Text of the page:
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Shock Frequency


Critics' Reviews

amg review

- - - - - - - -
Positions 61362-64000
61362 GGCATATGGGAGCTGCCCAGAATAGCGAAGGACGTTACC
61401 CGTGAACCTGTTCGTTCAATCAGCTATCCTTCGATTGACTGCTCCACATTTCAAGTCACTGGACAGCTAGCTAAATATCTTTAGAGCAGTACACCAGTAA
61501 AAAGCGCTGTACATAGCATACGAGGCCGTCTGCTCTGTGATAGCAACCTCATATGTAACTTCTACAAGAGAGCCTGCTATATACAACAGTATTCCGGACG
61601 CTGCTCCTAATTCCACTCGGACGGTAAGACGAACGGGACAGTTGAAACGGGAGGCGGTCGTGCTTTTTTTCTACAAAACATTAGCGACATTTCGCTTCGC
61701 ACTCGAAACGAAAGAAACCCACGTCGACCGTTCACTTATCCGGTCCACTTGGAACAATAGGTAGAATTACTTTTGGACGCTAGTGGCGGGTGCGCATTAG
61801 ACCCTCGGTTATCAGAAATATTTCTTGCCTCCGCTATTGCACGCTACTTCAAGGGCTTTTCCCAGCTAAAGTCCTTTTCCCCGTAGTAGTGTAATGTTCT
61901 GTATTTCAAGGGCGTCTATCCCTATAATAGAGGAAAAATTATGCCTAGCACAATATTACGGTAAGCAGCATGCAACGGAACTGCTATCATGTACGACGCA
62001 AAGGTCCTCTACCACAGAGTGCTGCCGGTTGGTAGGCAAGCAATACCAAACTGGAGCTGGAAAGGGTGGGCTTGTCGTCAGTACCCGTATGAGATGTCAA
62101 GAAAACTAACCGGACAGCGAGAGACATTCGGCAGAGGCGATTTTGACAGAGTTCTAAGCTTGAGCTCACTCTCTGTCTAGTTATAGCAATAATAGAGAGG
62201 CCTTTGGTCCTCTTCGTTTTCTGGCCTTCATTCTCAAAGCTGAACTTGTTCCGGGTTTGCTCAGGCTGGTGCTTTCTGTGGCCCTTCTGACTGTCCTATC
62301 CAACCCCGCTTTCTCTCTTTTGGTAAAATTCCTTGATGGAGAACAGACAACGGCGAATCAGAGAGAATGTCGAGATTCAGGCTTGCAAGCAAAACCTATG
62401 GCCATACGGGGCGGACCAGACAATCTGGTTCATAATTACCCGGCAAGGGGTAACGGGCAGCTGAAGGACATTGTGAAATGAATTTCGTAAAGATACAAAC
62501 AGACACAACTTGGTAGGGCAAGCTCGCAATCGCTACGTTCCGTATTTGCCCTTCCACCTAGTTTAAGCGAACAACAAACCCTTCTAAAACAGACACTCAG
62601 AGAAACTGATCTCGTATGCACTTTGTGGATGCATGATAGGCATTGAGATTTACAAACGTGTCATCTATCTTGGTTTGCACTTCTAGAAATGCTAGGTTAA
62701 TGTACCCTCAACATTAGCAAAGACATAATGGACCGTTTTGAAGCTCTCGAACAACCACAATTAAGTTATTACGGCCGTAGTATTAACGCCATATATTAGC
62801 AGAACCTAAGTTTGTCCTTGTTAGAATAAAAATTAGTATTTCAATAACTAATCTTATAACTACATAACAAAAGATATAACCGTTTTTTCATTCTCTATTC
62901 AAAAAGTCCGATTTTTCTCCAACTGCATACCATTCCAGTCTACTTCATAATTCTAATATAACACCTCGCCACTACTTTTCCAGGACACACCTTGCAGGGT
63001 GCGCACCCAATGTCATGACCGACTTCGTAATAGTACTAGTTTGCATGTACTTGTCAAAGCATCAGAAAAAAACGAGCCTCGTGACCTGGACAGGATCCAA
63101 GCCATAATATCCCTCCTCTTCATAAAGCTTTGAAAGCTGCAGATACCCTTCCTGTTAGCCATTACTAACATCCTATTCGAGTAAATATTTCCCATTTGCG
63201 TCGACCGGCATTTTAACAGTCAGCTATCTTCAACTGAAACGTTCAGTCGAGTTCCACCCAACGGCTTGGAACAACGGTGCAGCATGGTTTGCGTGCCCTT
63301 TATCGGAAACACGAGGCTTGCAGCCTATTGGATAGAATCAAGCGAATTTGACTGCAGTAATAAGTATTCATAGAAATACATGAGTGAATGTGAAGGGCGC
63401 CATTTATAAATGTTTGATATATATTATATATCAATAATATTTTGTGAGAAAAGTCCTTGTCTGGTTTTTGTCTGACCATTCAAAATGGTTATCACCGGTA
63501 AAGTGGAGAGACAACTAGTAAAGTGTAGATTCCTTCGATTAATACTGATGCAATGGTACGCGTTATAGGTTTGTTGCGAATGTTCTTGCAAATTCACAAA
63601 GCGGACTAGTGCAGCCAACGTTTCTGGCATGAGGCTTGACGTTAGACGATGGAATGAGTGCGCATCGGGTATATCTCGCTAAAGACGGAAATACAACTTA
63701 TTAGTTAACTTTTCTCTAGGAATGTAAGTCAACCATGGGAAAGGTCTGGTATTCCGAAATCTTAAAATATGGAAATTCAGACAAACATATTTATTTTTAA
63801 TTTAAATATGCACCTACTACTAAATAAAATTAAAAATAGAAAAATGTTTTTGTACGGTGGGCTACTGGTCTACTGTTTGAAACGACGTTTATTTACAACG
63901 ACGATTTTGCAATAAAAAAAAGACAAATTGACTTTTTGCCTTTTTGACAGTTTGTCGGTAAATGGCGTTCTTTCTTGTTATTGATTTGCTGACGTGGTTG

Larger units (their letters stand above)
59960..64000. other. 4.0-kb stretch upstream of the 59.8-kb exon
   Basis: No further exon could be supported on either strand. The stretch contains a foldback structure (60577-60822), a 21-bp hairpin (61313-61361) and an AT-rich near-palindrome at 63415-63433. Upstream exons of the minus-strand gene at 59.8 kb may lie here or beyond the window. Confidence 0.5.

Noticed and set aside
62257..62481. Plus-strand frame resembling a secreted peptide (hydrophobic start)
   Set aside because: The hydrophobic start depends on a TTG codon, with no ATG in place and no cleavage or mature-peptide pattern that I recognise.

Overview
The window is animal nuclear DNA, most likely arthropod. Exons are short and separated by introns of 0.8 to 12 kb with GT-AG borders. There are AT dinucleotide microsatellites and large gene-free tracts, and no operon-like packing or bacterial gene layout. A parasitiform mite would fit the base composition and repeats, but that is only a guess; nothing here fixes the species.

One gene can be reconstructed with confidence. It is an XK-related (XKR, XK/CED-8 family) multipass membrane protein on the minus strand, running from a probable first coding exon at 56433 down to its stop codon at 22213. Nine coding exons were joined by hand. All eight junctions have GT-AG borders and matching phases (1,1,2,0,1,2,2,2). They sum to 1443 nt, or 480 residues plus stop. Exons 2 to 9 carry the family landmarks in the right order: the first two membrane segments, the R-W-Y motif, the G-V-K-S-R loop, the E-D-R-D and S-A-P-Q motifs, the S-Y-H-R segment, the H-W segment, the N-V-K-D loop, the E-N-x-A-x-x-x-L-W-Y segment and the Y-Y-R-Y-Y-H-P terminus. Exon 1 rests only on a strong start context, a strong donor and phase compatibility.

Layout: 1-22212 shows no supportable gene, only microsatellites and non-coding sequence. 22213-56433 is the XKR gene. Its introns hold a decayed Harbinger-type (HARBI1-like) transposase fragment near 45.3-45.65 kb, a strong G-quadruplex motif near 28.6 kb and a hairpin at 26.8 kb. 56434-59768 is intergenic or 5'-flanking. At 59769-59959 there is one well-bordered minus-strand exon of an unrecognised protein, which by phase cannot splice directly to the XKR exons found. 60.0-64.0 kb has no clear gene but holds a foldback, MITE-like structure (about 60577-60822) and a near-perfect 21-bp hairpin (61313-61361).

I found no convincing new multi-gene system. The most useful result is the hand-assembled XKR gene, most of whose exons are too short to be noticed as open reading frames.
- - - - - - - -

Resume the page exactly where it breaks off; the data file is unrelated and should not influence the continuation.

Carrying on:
In 1992, A.D.O.R. came out of nowhere with the tasty Pete Rock-produced "Let It All Hang Out" with its irresistible horn loop and tight flow, giving the artist one of the surprise hits of the summer. He then set out to record an album, The Concrete, that was to make good on the early promise, but several years passed with nary another peep from the artist, before Atlantic Records announced in 1995 that they were dropping A.D.O.R. from the label, and with him his proposed album. Disheartened, he formed his own Tru Reign Records in 1996 and a full-length debut, Shock Frequency, finally came out on the label in 1998. It received only mixed (though generally positive) critical notices. A primary reason for the lack of enthusiasm among some critics was a legitimate flaw that gradually surfaces upon listening to the work: namely that, for a record appearing in 1998, Shock Frequency was, well, very 1992. While this alone is not enough to sink the music nor invalidate its numerous pleasures, it does have the effect of sapping some of the album's vibrancy and rendering it irrelevant to an industry that had already passed it by. Duly noted. But it is apparent why A.D.O.R. would have wanted hip-hop fans to hear these songs: not only were they tracked by such heavyweights as Rock, Diamond D., and Clark Kent, but they are also superb by any standard of measurement. Chief among the outstanding tracks is, of course, "Let It All Hang Out," which retains every ounce of its original force, as well as an added sense of staying power that it couldn't possibly have conveyed in 1992. The other Rock songs are nearly its equals, as are the Rock facsimiles "Shock to Bliss" and "Shock Frequency," and Kent's "From the Concrete" is excellent. The rest sags a bit under the weight of those cuts, but Shock Frequency still would have rated higher were it not for its history of bad luck. ~ Stanton Swihart, Rovi
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